Lung Cancer won’t deter this Scotiabank Charity Challenge team. Will you join them?

Lynne Cameron was diagnosed with stage IV lung cancer in December 2018 and was told that although the disease was treatable, it was not curable. Her only option was to undergo treatment and learn to live with the disease as best she could. Cameron, her 18-year-old son, friends, and family all had to cope and move forward. 

“This is your new reality. You learn to continue to live the best life you can. I don’t focus on my cancer, which is made easier by the fact that I am getting such excellent treatment and responding well to it,” shared Cameron. 

Last December, Cameron started in a clinical trial out of Toronto’s Princess Margaret Cancer Centre and within six weeks her tumours had shrunk by half and have remained stable ever since! This is clear evidence of the importance of research in extending the lives of thousands of people every year.

Cameron is not alone in her lung cancer journey. She has a strong support network which includes a lung cancer support group here in Ottawa. The group is facilitated by Dr. Sophie Lebel, a clinical psychologist, and offered by Lung Cancer Canada. The group meets regularly and supports each other through the ups and downs of the disease. 

“My support circle is fantastic, it is important to be with people who know what you are going through, who experience similar ‘bumps’ on their cancer journey. We just get it,” says Cameron.

In addition, the group promotes lung cancer awareness so as to reduce the stigma around lung cancer and raise much needed funds for lung cancer research. According to Cameron, Tamarack Ottawa Race Weekend provides a valuable platform for Lung Cancer Canada and other causes to do so. 

“In Canada, lung cancer accounts for 25% of all cancer deaths and yet receives only 7% of cancer related funding. This imbalance between the toll the disease takes and research funding is in large part due to the stigma associated with lung cancer…that it is a ‘smokers’ disease.”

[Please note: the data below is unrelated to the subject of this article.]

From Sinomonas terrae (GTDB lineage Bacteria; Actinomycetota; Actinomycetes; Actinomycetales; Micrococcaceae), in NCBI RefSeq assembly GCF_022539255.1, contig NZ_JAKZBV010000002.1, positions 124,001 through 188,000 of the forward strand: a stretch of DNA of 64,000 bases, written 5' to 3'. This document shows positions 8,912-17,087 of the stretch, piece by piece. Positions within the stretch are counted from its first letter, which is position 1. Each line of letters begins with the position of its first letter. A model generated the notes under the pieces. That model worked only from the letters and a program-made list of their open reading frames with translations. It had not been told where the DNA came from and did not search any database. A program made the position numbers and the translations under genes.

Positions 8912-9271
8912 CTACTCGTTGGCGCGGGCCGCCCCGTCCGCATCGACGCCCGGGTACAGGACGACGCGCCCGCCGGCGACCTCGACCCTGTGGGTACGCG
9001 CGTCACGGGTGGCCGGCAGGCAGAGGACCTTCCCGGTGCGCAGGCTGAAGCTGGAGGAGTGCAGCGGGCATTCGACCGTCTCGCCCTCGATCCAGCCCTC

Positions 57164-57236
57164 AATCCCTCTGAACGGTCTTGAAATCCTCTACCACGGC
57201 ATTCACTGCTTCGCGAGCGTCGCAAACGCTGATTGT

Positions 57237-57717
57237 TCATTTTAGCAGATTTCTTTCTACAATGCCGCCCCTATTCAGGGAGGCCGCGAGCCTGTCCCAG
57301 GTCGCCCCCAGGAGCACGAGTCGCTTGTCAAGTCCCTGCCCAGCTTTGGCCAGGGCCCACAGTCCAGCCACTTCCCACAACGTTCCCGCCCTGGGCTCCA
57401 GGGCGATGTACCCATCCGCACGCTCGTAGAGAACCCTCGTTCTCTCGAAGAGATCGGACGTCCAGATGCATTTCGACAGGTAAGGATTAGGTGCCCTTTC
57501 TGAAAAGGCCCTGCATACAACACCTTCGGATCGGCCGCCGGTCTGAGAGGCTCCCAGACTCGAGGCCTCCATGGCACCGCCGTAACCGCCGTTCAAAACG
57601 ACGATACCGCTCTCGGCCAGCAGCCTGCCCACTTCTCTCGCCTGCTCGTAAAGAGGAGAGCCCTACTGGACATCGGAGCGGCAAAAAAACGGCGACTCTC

In fact, the Canadian Cancer Society estimates that 28% of lung cancer cases are not tobacco related. As Cameron says, “No one deserves to get cancer. Quite simply, if you have lungs you can get lung cancer.” 

Cameron attributes radon gas as a possible cause for her cancer as it is the leading environmental cause of lung cancer. 

“I encourage everyone to have their house tested for radon gas and take mitigation steps if necessary, so as to ensure that their radon gas levels are at a safe level,” recommends Cameron.

Unfortunately, 70% of lung cancers are diagnosed at either stage III or IV, when treatment options are more limited. “What we need is early screening, like what we have for breast cancer, so that the disease can be caught early when treatment is more successful and there is a better chance of survival. Early detection, at stage I or II would save many lives.” 

Cameron, with other members of the Ottawa Lung Cancer Support Group, will be walking the Ottawa 2K on Saturday June 26th at 11 am at Chamberlain Park near Tunney’s Pasture and invites anyone who cares about lung cancer to join the group. 

“It is a wonderful opportunity to meet in a safe, socially-distanced way, and to raise awareness and much needed funds for lung cancer research. We will be carrying big white ribbons so as to shine a light on lung cancer and to show those with lung cancer are not alone in their journey.”

Cameron has big plans and looks forward to receiving her vaccination and continuing with her bucket list, which includes scuba diving in the Galapagos Islands. “I love scuba diving! It has been frustrating to be grounded this past year, but like having cancer, we have to cope and move forwards.”

Cameron raised $2,000 last year at the first virtual Tamarack Ottawa Race Weekend and aims to exceed that amount this year. Eight team members have also set up fundraising pages for Lung Cancer Canada. Visit Cameron’s page or the team page and cheer them on with a donation or a shout out on social! KEEP UP THE GREAT EFFORT TEAM!